Ms CHAPMAN: Can you explain how the social impact bond is going to work? Who pays into it and what do they get?
The Hon. J.W. WEATHERILL: They are essentially philanthropic investors who are prepared to accept potentially lower rates of return in return for also getting some collateral social purpose.
Ms CHAPMAN: So, cheap labour in exchange for the common good. Is that what we are talking about?
The Hon. J.W. WEATHERILL: No, not at all. In fact, trials of social impact bonds in the United Kingdom and New South Wales have shown some encouraging early results, but it is too early to say with certainty how effective they are. Some people are actually prepared to make a private sector investment which might achieve a rate of return for themselves, but they are also interested in achieving a collateral social benefit.
I suppose it is a bit like some people who choose to invest in ethical investments in their superannuation fund which, interestingly enough, have a higher rate of return than the market rate of return; I was very pleased to read from my statement the other day. So, you can do good things and also make money. Isn't that a wonderful thing? I think that is what these people have in mind. If the programs are successful, the government pays a return to the investor commensurate with the level of success, using agreed measures of outcomes
Mr GARDNER: The New South Wales trials are in relation to child protection and juvenile justice. The main British trial going on at the moment is in relation to the corrections area. Why is minister Snelling leading this work for us?
The Hon. J.W. WEATHERILL: He had a particular interest in it. Obviously there are significant opportunities in the healthcare system, which is our largest area of expenditure, so it does represent the largest area of opportunity. However, they are all things that will perhaps be clearer in the fullness of time.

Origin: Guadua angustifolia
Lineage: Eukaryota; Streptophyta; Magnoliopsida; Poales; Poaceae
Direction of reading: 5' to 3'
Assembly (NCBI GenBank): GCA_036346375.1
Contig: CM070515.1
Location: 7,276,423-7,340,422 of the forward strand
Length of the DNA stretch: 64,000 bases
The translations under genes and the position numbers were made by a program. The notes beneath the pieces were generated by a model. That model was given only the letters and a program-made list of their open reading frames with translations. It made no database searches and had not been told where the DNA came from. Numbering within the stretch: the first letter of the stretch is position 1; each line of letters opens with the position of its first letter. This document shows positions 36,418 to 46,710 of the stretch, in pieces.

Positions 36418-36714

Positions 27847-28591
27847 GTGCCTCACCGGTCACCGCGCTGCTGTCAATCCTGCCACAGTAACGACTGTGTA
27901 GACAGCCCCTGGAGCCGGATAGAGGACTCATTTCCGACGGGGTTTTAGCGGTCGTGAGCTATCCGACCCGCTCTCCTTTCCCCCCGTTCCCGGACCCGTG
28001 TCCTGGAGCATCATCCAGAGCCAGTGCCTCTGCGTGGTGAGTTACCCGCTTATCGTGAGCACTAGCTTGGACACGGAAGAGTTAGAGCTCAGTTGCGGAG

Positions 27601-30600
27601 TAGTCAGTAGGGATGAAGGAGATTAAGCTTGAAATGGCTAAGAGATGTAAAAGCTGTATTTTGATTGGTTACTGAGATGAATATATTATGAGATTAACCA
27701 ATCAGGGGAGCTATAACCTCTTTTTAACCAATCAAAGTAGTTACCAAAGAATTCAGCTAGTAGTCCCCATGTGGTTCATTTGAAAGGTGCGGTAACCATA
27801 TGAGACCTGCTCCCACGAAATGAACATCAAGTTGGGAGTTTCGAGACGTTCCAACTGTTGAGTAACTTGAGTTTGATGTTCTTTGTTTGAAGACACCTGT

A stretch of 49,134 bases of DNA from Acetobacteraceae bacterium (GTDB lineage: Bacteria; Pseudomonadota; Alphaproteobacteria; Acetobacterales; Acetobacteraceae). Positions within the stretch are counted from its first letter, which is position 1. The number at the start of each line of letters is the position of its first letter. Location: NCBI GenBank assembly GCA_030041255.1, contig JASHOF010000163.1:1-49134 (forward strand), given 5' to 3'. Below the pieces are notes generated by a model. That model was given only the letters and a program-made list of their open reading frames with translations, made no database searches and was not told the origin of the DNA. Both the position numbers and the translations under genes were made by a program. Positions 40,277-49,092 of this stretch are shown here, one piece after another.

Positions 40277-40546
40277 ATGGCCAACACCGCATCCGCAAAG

Mr GARDNER: So there is no proposal on the table at the moment to have that transfer specifically in the health sector, or are we just waiting to see what happens?
The Hon. J.W. WEATHERILL: No, it is early days. I am not aware of any specific health proposal, except for the one canvassed in the discussion paper about avoiding the inappropriate placement of people in hospitals from nursing homes.
Ms CHAPMAN: At the forum last year was it, for 800 people to come together and talk about the ideas? What has happened since?
The Hon. J.W. WEATHERILL: I think we decided, as I mentioned, that it was necessary before we moved to the next step to build the capacity in the non-government sector so that they will have the capacity to participate in the trial. I think there was a view that if we launched upon this without that capacity then it had a greater risk of failure. The organisation that we have selected to help with that has been involved in the Social Benefit Bonds Trial in New South Wales.